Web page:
Written by Jyotsna Iyer, a second-year undergraduate student.
The word ‘inflation’ is one that is commonly thrown around in conversations about finances and the economy. Hence, it is important to understand the definition and the working of this word in order to understand its practical impacts.
So, what does the term ‘inflation’ mean?
It broadly refers to the increase in prices of goods and services during a given period of time. It also indicates an increase in cost of living for the population and a decrease in the purchasing power of the currency of the nation(s) in question.
‘Cost of living,’ in simple terms, is the approximate amount of money one needs in order to live a basic life in a particular region (country, city, etc.) during a given period of time. It refers to the expenses one needs to cover to have access to the basic necessities such as food, housing, healthcare, etc. The ‘purchasing power of currency,’ refers to the quantity of goods and services that can be bought by one unit of a currency. When inflation occurs, the prices of goods and services increase, hence the quantity of these that one unit of currency can purchase is lower than what it previously was. This indicates that the purchasing power of the currency has decreased.
How do you measure inflation?
Inflation is measured using numerous tools, one of the most widely used ones being the Consumer Price Index (CPI). The CPI is calculated as the average cost of a collection of numerous goods and services that form the basic necessities of a person. This collection of goods and services is often referred to as a ‘basket of goods.’ The inflation rate is calculated using the new and old CPIs for a given period of time, usually a year. The precise formula for inflation rate is: [(New CPI – Old CPI)/ (Old CPI)]*100. If inflation rate is greater than 50% a month, it is known as hyperinflation.
Why does it happen?
The cause of inflation is often associated to an increase in the flow of money in any economy. This can be understood through a simple series of events. An increase in the flow of money would mean that there is more wealth in the hands of the public. This, in turn, would lead to an increase in the public’s capability to afford goods and services, creating an increase in the demand for said goods and services. This demand often surpasses the production capability of the industry, hence, creating a supply- demand gap. Due to a paucity of supply in comparison to the increasing demand, the prices of these goods and services increase. Such an increase in the prices of a significant amount of goods and services adds up to cause a surge in the overall cost of living and a fall in the purchasing power of currency – resulting in inflation.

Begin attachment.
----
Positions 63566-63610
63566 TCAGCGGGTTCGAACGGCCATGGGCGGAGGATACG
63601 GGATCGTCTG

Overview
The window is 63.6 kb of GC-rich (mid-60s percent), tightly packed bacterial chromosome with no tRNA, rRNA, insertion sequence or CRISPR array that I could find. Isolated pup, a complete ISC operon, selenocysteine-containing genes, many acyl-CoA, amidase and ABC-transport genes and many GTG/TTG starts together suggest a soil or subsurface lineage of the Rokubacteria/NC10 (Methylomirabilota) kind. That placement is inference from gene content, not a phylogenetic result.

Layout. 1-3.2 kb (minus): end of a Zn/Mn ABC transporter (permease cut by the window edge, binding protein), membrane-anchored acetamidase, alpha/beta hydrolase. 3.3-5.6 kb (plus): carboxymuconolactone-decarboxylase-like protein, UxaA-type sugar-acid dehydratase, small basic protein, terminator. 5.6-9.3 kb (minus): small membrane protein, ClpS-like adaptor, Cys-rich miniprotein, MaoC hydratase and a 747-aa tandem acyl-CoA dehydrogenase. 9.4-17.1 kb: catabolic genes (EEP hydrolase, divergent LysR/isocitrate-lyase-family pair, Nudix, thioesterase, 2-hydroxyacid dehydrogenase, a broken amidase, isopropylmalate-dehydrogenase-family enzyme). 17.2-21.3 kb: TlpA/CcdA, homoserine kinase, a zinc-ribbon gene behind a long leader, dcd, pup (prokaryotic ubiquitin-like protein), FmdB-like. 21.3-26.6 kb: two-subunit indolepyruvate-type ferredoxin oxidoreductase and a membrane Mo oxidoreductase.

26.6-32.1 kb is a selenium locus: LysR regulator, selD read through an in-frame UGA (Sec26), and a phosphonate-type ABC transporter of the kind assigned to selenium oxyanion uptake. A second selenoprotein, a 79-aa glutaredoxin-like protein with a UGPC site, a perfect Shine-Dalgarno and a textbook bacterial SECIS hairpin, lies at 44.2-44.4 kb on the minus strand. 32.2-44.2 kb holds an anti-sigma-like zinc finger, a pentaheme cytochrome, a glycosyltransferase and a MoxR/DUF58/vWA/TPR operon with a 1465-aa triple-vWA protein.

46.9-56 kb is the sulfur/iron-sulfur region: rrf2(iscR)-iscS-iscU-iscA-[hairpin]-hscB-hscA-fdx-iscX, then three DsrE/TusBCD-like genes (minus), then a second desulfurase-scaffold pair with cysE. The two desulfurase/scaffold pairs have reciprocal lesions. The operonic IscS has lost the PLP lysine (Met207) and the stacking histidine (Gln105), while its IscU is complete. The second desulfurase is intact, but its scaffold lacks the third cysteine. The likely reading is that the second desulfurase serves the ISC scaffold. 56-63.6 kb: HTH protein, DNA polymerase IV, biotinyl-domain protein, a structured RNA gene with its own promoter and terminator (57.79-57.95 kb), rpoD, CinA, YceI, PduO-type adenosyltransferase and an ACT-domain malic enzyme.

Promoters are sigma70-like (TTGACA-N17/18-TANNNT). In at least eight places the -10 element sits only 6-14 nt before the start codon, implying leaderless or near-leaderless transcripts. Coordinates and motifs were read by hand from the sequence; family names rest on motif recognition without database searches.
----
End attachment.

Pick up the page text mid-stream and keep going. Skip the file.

This particular chain of events is known as ‘demand- pull’ inflation. In addition to this, there also exists a ‘cost- push’ inflation, which occurs due to an increase in the production costs of certain goods and services, which causes an increase in the cost of the final product, and hence the CPI.
It has been established that inflation is caused and affected by an increase in the flow of money in an economy. Hence, in order to control inflation, the central monetary agencies of countries regulate the flow of wealth through monetary policies. In the case of India, this agency is the RBI (Reserve Bank of India). These policies are aimed at preventing hyperinflation, while also maintaining a steady rate of inflation which is healthy for the economy.
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